Some psychologists say a question like that is
NO - WIN SITUATION
In my opinion, each case will be discussed.
3. What to Say
Before you are saying anything to your child - if you are in a mediation process ( which I hope you are) try to share with the kid after few sessions of mediation in order to have some idea how your life with 2 households are going to look like :
A few examples of what you should say to your children
"We're working on a good communication between us even though we're getting divorced."
"We don't currently have all the details regarding the divorce once they're over we'll let you know you have nothing to worry about."
"We understand that you are angry, and it is not simple but don't worry there is no change in terms of friends, studying, school extended family and we will resolve everything quickly through mediation or advocate"
"We love you very much and we will always be there for you."
A lot of support understanding and creating empathy.
4. Power Games
Power games, highly conspicuous manipulative in the adolescent's behavior
We should not "fall" into these places
For example: the child can come to the parent and say: "If you continue to be angry on me, I will tell my father or mother, I will not say it in one the condition that you buy me. ..... "
The child can easily notice the strong side and the weak side, the use of power play and manipulation in most cases is expressed on the weak side, since it is known to the child that the strong side will not accept these power games.
In order to try to neutralize these situations, we, as parents are required to be in complete agreement regarding laws and discipline and the most important to try to keep a decent communication between the parents towards the children. Such as: hours of sleep, homework, tasks at home, hours back from recreation and more. I, as a mediator point out to the parents that it is of great importance to be on the same page regarding your children.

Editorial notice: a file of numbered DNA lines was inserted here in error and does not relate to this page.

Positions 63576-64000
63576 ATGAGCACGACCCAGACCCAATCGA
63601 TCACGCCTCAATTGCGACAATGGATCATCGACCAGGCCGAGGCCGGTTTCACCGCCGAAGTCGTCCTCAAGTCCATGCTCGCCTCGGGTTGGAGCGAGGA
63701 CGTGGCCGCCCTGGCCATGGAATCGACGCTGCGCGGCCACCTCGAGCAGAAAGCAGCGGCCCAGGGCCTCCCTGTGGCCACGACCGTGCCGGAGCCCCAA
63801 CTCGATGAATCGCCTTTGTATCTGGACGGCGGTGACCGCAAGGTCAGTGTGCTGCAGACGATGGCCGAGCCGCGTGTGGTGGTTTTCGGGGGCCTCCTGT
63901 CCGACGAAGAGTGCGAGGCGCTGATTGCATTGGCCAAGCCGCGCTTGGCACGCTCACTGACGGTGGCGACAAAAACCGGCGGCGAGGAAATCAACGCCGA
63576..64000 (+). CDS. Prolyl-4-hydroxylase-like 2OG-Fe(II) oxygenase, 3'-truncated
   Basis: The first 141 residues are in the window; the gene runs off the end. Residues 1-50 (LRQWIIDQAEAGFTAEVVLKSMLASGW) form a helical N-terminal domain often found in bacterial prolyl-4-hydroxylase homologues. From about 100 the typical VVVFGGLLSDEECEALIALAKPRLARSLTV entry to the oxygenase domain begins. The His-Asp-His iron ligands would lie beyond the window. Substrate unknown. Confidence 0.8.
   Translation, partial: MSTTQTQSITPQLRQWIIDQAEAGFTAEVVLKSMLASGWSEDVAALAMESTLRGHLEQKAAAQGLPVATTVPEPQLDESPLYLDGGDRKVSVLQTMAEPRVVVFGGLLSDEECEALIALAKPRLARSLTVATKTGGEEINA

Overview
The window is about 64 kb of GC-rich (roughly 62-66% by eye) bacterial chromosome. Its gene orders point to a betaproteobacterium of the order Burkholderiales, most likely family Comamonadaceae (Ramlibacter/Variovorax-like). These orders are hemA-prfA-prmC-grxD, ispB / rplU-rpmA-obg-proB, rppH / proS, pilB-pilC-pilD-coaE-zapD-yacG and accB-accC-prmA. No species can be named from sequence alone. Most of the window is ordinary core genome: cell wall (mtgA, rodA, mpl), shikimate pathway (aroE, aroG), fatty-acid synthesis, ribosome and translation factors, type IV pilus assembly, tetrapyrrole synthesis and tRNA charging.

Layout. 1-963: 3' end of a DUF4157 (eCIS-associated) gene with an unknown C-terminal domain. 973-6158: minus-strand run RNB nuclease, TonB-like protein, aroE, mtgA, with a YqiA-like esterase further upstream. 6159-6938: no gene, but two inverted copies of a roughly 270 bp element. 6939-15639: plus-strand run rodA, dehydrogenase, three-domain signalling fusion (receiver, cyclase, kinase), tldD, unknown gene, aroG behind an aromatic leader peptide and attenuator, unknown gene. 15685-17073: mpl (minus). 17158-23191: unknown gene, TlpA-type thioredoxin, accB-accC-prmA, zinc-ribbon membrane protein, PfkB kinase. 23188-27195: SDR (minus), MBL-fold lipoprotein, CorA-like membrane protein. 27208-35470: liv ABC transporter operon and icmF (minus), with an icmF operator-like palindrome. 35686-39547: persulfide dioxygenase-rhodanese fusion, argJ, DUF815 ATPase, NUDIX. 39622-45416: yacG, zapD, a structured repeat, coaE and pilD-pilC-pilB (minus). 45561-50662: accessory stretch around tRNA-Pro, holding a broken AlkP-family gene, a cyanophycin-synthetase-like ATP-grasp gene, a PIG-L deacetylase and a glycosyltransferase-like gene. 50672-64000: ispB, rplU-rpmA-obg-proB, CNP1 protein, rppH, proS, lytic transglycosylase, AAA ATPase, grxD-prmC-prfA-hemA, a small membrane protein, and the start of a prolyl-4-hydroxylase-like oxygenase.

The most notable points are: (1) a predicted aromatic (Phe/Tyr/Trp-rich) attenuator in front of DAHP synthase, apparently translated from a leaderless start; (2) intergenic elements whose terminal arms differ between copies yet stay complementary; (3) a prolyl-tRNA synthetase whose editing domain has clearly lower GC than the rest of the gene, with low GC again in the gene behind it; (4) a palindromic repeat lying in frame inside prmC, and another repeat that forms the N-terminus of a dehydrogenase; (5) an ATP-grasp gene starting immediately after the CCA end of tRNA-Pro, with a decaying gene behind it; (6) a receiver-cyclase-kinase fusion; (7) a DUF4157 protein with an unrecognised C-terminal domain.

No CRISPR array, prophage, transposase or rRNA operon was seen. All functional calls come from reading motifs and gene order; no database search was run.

If parental agreement is difficult to implement (happens quite a bit in divorce proceedings),
That every parent in their home would apply rules and rules so that the child, even though he was already 15 or 16, would understand that as long as he lived at home, he needs to follow his parent’s rules.
The longer you will keep the old rules before your divorce (that the child knows and familiar), the easier it will be for the children in the divorce process.
And finally ask yourself,
1. ? Do I love my children more than I hate my ex-husband?
I guess we know the answer.
2. ? Do my decisions as a parent remain the same decisions about children regardless of divorce?
For example, when I was married, my ex-husband used to take the kids to baseball’s games every now and then.
If I don't agree to this now, I may want to hurt my ex-husband, but really who am I going to hurt?!
3. Which way of communication was I teaching my children through the divorce process?
If the answer is a good communication so the same scar that a lot of parents are afraid of the children to carry with them, it may not be even a scratch.